Non-Metal Mining & Quarrying

Industry Profile Report

Dive Deep into the industry with a 25+ page industry report (pdf format) including the following chapters

Industry Overview Current Conditions, Industry Structure, How Firms Operate, Industry Trends, Credit Underwriting & Risks, and Industry Forecast.

Call Preparation Call Prep Questions, Industry Terms, and Weblinks.

Financial Insights Working Capital, Capital Financing, Business Valuation, and Financial Benchmarks.

Industry Profile Excerpts

Industry Overview

The 2,700 non-metal mining companies in the US develop mine sites, extract non-metallic minerals from mines, and process the minerals mechanically through beneficiation (crushing, grinding, washing, separating, and concentrating) or by using chemical or electrochemical techniques. Products include dimensional stone blocks or slabs, crushed or broken stone, sand and gravel, clay, and minerals such as potash, soda, borate, sodium, potassium, and phosphate.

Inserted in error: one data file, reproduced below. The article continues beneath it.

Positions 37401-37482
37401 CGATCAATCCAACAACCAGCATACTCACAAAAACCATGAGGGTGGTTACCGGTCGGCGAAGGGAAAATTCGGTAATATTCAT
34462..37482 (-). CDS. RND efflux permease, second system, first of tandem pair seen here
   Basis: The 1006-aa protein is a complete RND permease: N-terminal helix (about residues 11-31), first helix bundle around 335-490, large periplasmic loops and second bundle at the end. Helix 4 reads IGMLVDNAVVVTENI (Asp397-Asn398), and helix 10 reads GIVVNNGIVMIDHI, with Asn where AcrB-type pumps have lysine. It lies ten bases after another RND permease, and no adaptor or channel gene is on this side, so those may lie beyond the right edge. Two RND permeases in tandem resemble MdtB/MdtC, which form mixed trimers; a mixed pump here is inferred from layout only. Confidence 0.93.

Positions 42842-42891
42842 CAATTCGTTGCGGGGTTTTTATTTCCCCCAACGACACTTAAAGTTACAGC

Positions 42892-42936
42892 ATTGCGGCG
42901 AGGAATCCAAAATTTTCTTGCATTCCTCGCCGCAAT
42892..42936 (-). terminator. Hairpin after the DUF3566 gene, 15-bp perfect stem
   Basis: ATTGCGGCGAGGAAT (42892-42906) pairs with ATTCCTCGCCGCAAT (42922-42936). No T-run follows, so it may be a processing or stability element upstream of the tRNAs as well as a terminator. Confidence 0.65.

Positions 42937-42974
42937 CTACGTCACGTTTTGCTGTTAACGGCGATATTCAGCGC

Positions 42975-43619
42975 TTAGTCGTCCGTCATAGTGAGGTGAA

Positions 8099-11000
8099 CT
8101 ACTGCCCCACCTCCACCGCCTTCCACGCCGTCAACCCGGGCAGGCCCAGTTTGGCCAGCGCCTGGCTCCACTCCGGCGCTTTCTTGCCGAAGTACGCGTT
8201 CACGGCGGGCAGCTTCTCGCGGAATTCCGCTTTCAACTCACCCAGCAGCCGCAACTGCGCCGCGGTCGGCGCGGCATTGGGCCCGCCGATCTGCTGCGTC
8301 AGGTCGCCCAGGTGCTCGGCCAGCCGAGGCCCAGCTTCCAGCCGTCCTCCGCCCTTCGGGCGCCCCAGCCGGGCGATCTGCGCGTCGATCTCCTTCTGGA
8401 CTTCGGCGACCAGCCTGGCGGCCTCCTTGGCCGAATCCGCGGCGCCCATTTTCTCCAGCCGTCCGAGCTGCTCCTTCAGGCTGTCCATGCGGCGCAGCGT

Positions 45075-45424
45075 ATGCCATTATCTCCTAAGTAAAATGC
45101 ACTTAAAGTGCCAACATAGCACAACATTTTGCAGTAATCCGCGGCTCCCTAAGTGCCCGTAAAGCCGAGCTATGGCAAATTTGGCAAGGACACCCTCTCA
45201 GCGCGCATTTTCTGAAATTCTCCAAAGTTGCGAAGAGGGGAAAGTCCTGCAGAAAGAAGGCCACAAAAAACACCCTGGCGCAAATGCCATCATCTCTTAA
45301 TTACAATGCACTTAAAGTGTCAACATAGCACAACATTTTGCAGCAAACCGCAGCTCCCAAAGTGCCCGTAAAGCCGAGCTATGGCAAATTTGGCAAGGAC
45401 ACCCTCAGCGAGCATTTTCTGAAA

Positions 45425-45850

Environmental Impacts Of Extraction

During operation, mining companies must control soil erosion and prevent runoff that could contaminate nearby bodies of water.

Injuries and Fatalities Drive Regulation

The mining industry has a notoriously high injury and fatality rate.

Industry size & Structure

The average non-metal mining company operates out of one to two locations, has about $11 million in annual revenue, and employs about 35 workers.

    • The non-metal mining industry consists of about 2,700 firms that employ 95,300 workers and generate about $30 billion annually.